Hilltown Postcards

A Brief Life

My saddest moments as a mother

We followed a nurse as she wheeled Jacob’s incubator into a small room at the hospital’s neo-natal unit. The doctors agreed he could die. Whatever tests they did confirmed our baby’s brain did not function. Only the machines and medicines had kept him going these sixteen days.

I stood beside the nurse as she lifted Jacob onto a padded table. He still had his breathing tube, but she had disconnected the IV drip and wires used to monitor his tiny body. She let me dress him for the first and last time. Hank handed me the paper bag we had already brought once to the hospital, and he returned to his chair, stone-faced, but his eyes gave away his misery. His hand rested on the seat of the empty chair beside his.

I removed the neat pile of clothes Jacob’s older brother wore when he newborn. I slipped the cloth diaper, folded into a small square, beneath his bottom, pinning the sides with pins with plastic ducks near the fasteners. The nurse held the nightshirt, the kind that crosses in the front, then snapped. The soft white cloth hung on him, as did the flannel nightgown I sewed. That baby was nine pounds when he was born and didn’t wear it very long. Jacob weighed less than two because he was born nearly three months too early.

The nurse lifted Jacob as I spread a flannel blanket and the quilt I had made, laying him in its center, so I could pull the corners into a tight package. I always bundled my babies this way, sometimes in several layers, old-fashioned perhaps but I thought it made them feel secure. After being contained inside me for so long, I offered them this transition.

For Jacob, this is the way he would be buried, wrapped in these soft, white clothes. He wouldn’t know or feel them. But these things mattered.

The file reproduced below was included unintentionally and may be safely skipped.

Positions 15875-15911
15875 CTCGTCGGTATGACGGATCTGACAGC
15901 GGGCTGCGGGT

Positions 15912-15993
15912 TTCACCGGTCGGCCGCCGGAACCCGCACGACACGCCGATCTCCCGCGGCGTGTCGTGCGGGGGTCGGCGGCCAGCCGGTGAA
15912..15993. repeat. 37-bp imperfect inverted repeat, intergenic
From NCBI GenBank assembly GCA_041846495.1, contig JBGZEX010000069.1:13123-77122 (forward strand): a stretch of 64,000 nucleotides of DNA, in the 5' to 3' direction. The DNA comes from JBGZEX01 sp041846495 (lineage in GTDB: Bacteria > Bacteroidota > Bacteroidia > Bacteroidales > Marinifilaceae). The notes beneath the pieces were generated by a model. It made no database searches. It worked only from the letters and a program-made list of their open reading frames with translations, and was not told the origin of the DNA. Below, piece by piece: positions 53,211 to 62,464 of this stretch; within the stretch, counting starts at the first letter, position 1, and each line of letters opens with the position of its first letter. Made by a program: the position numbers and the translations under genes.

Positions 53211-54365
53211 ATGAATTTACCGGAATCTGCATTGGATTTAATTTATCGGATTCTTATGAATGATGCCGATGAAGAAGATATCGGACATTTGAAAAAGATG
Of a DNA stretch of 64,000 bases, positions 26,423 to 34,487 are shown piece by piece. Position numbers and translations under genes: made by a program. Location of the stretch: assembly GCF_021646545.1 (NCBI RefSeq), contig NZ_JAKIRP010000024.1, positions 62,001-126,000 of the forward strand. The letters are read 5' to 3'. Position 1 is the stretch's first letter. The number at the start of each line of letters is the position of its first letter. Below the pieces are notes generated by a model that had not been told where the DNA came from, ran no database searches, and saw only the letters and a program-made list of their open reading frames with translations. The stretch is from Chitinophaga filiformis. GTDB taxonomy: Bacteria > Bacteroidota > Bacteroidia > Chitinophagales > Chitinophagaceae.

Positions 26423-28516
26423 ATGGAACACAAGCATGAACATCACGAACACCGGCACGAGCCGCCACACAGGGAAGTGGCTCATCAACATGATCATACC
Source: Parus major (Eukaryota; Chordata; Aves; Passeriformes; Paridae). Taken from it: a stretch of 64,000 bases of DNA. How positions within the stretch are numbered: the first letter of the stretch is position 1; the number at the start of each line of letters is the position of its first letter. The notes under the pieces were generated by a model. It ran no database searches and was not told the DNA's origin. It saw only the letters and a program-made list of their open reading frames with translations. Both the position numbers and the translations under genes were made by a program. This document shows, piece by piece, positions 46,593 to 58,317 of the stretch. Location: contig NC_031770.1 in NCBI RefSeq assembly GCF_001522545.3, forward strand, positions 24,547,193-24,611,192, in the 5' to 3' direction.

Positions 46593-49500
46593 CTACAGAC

I told the nurse about the bag that would go with him to the funeral home. It contained toys our other children chose to put in his casket. I wept when they brought me the toys, the smallest ones they had: a stuffed rabbit, a matchbox car, a chew toy, and a rattle.

Jacob was ready, and I sat beside Hank with our backs to the window and doorless entry to the rest of the ward. The nurse removed his breathing tube. I expected a small gasp, but Jacob did not make a sound. She placed him in my arms, and I held him as I had done during my visits here. I looked into his small, still face as the nurse explained that even without the respirator his heart would continue beating. She would come back to check.

The nurse wanted us to know our son could not have gone on, that we had not made a mistake letting him go. “It’s not because his heart is strong,” she said. “It’s from the medicine. I just wanted you to know that.”

I held him and then when Hank was ready, he did. We took turns.

Jacob’s heart beat two hours more. 

This was the first time I witnessed death firsthand. I only knew three blood relatives who died in their old age. I was a child then, and after the news was told, I didn’t know how to feel, except for my grandmother, who I saw every day and would miss. I thought it would make my parents sadder if I was sad.

Now Hank and I waited with our infant son as he died. We cried openly. We talked mother and father talk, kissed his face, and cried and sang lullabies. We talked about his brothers and sisters. We said nothing, waiting, wondering how long his heart would last.

The nurse returned several times, bending over us as she listened to his heart through a stethoscope.

She shook head.

“Not yet,” she said.

Sounds from the other room distracted me. A baby in the neo-natal unite was having a seizure. People were tending to him. No one came into our room except the nurse. They must have all known. This must be the room where parents wait for their infants to die.

I felt Jacob’s body lose its warmth. The skin of his face darkened. The nurse checked again, but his heart beat still.

We kept going, finding new things to say, things that we hope would comfort his spirit. I felt his body grow colder. The blankets or the heat from our bodies did nothing to warm him. His skin was violet. Our baby did not look as if he was sleeping or at peace. He wore the same expression he had since he was born. Empty.